Four of the Best

Cornelia Burless, Christian Morrow, Jack Pemble, Jodie Wells

February 23 - March 9 2013

Four of the Best showcases the innate vitality of contemporary painting through the very diverse approaches of four artists. Pushing aesthetic boundaries both visually and in the use of materials, Burless, Morrow, Pemble and Wells seek to communicate their private visions. The broad spectrum of creative expression extends our own perceptions of reality, encouraging us to see and experience in new, imaginative ways.

Cornelia Burless

Cross-cultural linking and art history informs Cornelia Burless' finely rendered, realist paintings. "I have been interested in 17th century Dutch Still Life for some time now," says the Bavarian born and raised artist. "I am intrigued by how some inanimate, once living things or just portions of bodies can impart meaning beyond what we see - a glimpse of something else." Her Still Life With Duck (after Utrecht) pays homage to the Flemish painter Adriaen van Utrecht. Suffused in vanitas implication and chiaroscuro, the work echoes his portrayal of game set upon a table. While Van Utrecht favoured warm, earthen tones, Burless has chosen a cooler palette, the bluish tones evocative of silence and introspection. In contrast to the superb modelling of the forms slumped and suspended over it, her table is elegantly denoted by a simple, twig-like line that transects the picture plane. Burless delights in disrupted narratives. To this end, many of her new works have moments of intense focus disturbed by passages of spontaneous expressionism. Commenting on her now iconic magenta-coloured cows Burless says, "Well, the pink cows... they started as a commentary on our seachange in moving to the [Northern NSW] farm 12 years ago. We were so taken with the seemingly idyllic lifestyle, it was as if looking through rose-coloured glasses."

Christian Morrow

Enigmatically titled Against the Sky, Christian Morrow's new body of work extends his fascination with the mystery of flight. Employing iconography inspired by the diagrams in childhood books about aeroplanes, his philosophical musings are articulated in matrixes of linear refinement. Juxtaposed against luminous expanses, scarred flying machines from a bygone era loom cage-like and vacant. Their shapes, part distinct, part dissolving, signify a gradual fading from "the collective, cultural memory." Morrow explains that the title for this group of paintings refers not only to the visuals of WWII aeroplanes positioned against sky backdrops, but to the lethal role these machines played against rational, enlightened thought which is symbolised by sky. Other images where planes are morphing into hotrods reflect a more lighthearted perspective. "They are hilarious and pointless and directly connect with my youth and the early American hotrod comics I devoured," says Morrow. "However," he cautions, "the hotrods are also a representation of danger and express our obsession with speed, power and gasoline." There is a definite physicality to Morrow's art that is integral to the making and viewing of it. Texture and nuance abound in the energetic calligraphic markings and annotations that range across surfaces that have been "branded, burned and gouged."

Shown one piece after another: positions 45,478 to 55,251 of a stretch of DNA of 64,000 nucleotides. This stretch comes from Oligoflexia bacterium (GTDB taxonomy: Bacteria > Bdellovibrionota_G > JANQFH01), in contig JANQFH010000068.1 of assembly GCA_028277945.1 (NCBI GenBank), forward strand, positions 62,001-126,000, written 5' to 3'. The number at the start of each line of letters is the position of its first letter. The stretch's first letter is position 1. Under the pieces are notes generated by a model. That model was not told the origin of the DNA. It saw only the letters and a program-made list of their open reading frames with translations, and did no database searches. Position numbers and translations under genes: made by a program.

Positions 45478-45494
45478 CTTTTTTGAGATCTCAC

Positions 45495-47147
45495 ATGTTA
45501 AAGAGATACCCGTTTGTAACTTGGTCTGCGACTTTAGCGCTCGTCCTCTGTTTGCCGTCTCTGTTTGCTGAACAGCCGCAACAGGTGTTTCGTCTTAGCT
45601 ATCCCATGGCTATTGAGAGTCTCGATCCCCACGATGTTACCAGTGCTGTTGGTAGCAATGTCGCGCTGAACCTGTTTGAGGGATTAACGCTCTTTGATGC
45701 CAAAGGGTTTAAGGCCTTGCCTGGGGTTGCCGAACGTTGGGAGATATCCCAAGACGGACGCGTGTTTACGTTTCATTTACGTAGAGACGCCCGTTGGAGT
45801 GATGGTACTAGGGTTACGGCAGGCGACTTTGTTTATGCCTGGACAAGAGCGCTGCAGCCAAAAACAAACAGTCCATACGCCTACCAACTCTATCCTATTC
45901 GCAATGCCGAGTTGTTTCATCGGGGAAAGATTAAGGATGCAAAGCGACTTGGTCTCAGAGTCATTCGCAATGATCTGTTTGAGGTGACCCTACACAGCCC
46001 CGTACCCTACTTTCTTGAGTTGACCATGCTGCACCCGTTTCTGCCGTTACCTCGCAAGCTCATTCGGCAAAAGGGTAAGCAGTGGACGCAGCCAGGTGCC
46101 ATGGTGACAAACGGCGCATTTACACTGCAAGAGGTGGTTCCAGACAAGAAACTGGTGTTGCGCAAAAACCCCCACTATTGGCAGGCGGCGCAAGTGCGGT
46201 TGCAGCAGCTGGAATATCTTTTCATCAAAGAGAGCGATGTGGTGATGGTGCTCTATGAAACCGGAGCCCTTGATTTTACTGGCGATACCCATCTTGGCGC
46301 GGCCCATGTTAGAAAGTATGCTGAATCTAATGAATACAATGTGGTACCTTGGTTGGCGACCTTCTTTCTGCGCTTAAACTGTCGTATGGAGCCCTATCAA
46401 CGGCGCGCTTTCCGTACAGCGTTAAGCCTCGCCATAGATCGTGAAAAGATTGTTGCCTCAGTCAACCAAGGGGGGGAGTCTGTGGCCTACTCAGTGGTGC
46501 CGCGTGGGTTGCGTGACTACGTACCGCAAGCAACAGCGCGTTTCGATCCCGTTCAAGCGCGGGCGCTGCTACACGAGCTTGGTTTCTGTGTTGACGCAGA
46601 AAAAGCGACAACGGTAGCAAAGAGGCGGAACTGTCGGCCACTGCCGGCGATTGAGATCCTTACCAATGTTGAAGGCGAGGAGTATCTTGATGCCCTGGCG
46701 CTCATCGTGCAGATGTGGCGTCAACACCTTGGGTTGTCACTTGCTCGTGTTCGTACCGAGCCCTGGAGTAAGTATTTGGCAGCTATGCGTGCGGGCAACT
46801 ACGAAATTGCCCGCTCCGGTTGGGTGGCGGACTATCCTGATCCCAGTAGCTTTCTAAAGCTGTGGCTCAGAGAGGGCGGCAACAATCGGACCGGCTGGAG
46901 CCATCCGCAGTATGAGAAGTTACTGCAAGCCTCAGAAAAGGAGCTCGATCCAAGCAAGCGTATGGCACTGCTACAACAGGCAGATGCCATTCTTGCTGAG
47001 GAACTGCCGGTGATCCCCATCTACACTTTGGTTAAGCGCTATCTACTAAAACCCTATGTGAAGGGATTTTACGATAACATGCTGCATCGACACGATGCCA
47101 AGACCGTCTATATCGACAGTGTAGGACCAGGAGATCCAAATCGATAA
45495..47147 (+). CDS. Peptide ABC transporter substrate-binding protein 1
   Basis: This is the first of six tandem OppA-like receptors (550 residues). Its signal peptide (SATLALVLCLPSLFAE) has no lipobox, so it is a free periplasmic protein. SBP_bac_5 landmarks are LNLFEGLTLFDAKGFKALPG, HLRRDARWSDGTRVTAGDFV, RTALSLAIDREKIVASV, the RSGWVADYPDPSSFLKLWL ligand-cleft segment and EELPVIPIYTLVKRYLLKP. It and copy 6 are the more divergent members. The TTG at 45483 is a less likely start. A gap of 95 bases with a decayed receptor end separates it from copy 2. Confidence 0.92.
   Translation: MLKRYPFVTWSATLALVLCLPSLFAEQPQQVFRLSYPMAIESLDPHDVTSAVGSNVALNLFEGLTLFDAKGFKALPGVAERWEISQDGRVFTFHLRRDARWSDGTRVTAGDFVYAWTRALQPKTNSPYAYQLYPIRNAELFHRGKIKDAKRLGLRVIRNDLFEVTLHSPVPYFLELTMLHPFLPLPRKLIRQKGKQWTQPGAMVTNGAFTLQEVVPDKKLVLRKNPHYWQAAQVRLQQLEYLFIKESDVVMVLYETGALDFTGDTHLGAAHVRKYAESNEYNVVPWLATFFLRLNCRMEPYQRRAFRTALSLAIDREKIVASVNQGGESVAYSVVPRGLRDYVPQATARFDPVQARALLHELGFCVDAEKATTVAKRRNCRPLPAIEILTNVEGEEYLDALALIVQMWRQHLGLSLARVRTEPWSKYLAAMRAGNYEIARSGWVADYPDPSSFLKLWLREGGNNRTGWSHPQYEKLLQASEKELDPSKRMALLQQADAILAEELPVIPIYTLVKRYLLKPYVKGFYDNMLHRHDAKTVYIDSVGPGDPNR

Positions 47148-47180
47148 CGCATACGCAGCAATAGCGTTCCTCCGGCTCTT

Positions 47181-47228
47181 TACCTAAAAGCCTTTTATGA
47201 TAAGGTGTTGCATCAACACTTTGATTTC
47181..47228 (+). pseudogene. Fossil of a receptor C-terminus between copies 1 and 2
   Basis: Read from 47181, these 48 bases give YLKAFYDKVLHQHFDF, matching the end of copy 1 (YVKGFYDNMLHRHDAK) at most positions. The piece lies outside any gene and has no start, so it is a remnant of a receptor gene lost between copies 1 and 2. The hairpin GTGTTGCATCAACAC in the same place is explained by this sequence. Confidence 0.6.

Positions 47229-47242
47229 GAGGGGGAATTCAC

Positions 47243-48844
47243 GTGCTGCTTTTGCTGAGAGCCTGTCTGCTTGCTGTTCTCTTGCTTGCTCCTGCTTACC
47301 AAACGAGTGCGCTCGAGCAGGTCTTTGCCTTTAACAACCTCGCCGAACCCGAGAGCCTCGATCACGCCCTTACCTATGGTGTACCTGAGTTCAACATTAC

Jack Pemble

Brett Whiteley once commented that he admired the way Francis Bacon "made the grotesque glorious." Young, Brisbane-based Jack Pemble unabashedly draws inspiration from both these artists in his attempt to create art "sharpened to a dangerous edge of extremism." Manifesting the enfant terrible tradition he expresses himself in a frenzy of ink and charcoal linear gestures; half measures are an anathema to Pemble. There is no predetermined intent - his line is process, traversing space and spawning imagery. The relationship between abstract and figurative elements is tenuous due to the rapidity of his linear application. Pemble's works are deliberately untitled so as to discourage a prescriptive reading. Instead they present as potent ambiguities that may best be understood as impulsive excursions into unknowable terrains.

Jodie Wells

The tactile properties of objects are our earliest sensory experience and this primal fascination with textural vividness endures. Visual sensation is alive to the energy of Jodie Wells' distinctive, thick buttery textures. We are seduced with surfaces that sparkle as light bounces from the troughs and crests of her palette knife's passage. Great skill is required in the direct, palette knife technique. The scraping gesture takes on critical importance when image outcome is instinctively determined as the paint is laid on. "I aim for works that appear spontaneous in their composition," says Wells, "as if they are capturing a fleeting event and the subjects about to depart the canvas." Wells' mastery is evident in the utter confidence of execution and her understanding of its power to articulate symbol, form and mood. The Landing Barn Owl work admirably exemplifies this. Here a pale owl tears at the surrounding blackness with long, razor-sharp talons. Night and creature are one in the thick, oily turbulence of the hunt. It is a thoroughly compelling picture.


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